Childhood flyover

January 16, 2008

It always happens. Every time I open Google Earth to check something, I wander and end up in another part of the world. This evening I wound up “flying” over the little German town of Herbitzheim where my family lived when I was seven years old.

My dad was in the Air Force at the time and he found a rental in the Alsace countryside near the French border. Looking at it now, I’m amazed how little things seem to have changed since then. Our house, marked with the red arrow, is still surrounded by an orchard. (I remember throwing pears and apples … and stepping in rotted fruit.) The home of my sister’s friend Rosie is visible, too.

I can also see the triangular block in the center of town where we caught the school bus, the little grocery store where I bought my first gummi bears (Gummibären) for a few pfennigs, and the big sportsplatz down Mozartstraße where German kids watched my brothers and I hit baseballs on the soccer field.

I dug around for related ground photos and business names, too. (My gummi bear store is now known as Edeka Irmagard Rabung, by the way.) Finally, using the topography tool, I did what I always do in Google Earth: I slanted the satellite image to swoop down and fly around. The virtual 3D photo at left includes Rubenheim, the neighboring town in the distance where our landlord’s friendly groundskeeper Oswald lived.

I’ve been using Google Earth for two years, but I’m still blown away by the stuff technology allows us to do these days. Flying over my little childhood village this evening was a treat. Have you zoomed in on any of your old neighborhoods?

Clean Technology

November 21, 2007

John Blyberg started this meme with his MacBook in a Maytag shot. When Pollyalida responded, it made me realize that I had a laptop, an iPod, and a cell phone that needed a little rinse, too. The camera? Oh yeah. Let me toss that in now before the detergent cycle starts up.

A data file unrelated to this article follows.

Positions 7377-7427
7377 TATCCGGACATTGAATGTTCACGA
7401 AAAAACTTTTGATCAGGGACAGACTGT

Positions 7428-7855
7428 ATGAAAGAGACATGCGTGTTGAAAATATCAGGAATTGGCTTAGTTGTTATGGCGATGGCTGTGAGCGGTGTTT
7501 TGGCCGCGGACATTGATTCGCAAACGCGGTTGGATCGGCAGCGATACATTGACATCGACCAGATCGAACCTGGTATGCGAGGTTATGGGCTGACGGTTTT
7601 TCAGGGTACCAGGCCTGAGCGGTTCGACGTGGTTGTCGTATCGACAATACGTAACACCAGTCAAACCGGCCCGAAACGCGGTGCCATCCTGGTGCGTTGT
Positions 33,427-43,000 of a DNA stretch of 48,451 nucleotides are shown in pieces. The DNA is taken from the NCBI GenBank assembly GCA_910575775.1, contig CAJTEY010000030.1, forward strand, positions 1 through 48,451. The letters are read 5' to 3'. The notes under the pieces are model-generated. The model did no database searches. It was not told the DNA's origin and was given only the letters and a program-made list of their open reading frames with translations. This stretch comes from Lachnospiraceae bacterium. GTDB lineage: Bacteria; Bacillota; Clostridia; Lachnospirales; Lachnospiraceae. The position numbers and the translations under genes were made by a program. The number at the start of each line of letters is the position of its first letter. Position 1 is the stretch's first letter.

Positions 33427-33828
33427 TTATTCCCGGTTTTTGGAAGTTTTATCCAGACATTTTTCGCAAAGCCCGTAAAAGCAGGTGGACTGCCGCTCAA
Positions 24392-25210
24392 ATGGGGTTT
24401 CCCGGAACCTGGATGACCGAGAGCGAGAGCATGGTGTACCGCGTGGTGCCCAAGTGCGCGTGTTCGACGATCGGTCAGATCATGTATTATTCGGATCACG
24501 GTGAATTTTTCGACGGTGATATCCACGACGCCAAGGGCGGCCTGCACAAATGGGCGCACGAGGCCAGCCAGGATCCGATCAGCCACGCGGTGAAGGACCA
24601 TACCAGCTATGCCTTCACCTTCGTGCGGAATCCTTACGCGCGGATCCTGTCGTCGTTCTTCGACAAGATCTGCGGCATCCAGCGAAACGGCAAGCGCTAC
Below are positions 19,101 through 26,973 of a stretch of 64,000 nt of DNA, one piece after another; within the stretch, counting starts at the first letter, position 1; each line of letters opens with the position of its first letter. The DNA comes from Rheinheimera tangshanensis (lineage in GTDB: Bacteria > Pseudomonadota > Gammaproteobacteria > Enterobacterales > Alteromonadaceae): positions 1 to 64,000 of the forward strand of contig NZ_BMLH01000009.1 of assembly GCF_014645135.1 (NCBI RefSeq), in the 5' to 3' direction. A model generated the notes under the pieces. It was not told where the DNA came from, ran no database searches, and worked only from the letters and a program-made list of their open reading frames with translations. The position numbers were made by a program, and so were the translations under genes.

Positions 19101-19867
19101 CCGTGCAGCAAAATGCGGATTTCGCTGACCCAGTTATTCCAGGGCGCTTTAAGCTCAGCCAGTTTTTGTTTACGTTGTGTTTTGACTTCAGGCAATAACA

The Amazon Kindle

November 19, 2007

From this week’s Newsweek:

“Music and video have been digital for a long time, and short-form reading has been digitized, beginning with the early Web. But long-form reading really hasn’t.” Yet. This week [Jeff] Bezos is releasing the Amazon Kindle, an electronic device that he hopes will leapfrog over previous attempts at e-readers and become the turning point in a transformation toward Book 2.0.

Just another ebook? Judging from the look and description of this gadget, the Kindle probably has a huge advantage over previous e-books.

  • it’s somewhere between the size of a paperback and cloth-bound book
  • uses an easy-on-the-eyes “e ink”
  • has built-in wifi enabling it to download new material by itself
  • has a starting inventory of 91,000 available titles and 11 major newspapers (all sold separately)
  • and is backed by Jeff Bezos and online giant

It’s almost like an iPod for books. I’m hoping our library will buy one ($399) for our technology “petting zoo”. Over time, we’ll see how well it works and whether it becomes a new standard in the industry. One can only imagine where this new device will lead.

An intranet chock full of web 2.0

November 7, 2007

Time for a little show and tell. 🙂

Pierce County Library has had a vibrant StaffWeb for nine years and it has become integral in system communications and information. But nine years of patching and upgrading took a toll. The website and its software platform started showing its age. Last year we were moving full steam ahead in our Social Web Literacy classes when we finally got the permission and budget for a complete overhaul. Talk about great timing!